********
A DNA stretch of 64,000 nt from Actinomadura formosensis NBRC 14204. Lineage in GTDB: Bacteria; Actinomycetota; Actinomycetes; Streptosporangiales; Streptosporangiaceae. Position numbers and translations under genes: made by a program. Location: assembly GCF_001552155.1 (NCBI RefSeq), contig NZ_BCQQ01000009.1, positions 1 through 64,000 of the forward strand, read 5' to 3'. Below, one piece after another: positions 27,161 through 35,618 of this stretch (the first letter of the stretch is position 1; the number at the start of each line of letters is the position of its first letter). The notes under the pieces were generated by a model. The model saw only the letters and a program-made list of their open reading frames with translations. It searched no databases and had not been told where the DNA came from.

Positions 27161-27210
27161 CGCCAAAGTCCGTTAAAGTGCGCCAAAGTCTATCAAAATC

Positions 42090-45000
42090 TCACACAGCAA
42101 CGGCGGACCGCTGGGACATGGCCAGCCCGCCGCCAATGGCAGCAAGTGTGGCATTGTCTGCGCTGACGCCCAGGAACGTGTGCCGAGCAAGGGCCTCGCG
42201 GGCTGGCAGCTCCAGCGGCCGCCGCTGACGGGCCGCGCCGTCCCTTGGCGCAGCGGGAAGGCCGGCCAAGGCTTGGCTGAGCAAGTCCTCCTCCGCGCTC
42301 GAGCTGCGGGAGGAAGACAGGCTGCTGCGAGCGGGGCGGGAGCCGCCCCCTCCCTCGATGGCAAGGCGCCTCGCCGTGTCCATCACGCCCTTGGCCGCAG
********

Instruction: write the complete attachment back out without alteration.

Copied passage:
A DNA stretch of 64,000 nt from Actinomadura formosensis NBRC 14204. Lineage in GTDB: Bacteria; Actinomycetota; Actinomycetes; Streptosporangiales; Streptosporangiaceae. Position numbers and translations under genes: made by a program. Location: assembly GCF_001552155.1 (NCBI RefSeq), contig NZ_BCQQ01000009.1, positions 1 through 64,000 of the forward strand, read 5' to 3'. Below, one piece after another: positions 27,161 through 35,618 of this stretch (the first letter of the stretch is position 1; the number at the start of each line of letters is the position of its first letter). The notes under the pieces were generated by a model. The model saw only the letters and a program-made list of their open reading frames with translations. It searched no databases and had not been told where the DNA came from.

Positions 27161-27210
27161 CGCCAAAGTCCGTTAAAGTGCGCCAAAGTCTATCAAAATC

Positions 42090-45000
42090 TCACACAGCAA
42101 CGGCGGACCGCTGGGACATGGCCAGCCCGCCGCCAATGGCAGCAAGTGTGGCATTGTCTGCGCTGACGCCCAGGAACGTGTGCCGAGCAAGGGCCTCGCG
42201 GGCTGGCAGCTCCAGCGGCCGCCGCTGACGGGCCGCGCCGTCCCTTGGCGCAGCGGGAAGGCCGGCCAAGGCTTGGCTGAGCAAGTCCTCCTCCGCGCTC
42301 GAGCTGCGGGAGGAAGACAGGCTGCTGCGAGCGGGGCGGGAGCCGCCCCCTCCCTCGATGGCAAGGCGCCTCGCCGTGTCCATCACGCCCTTGGCCGCAG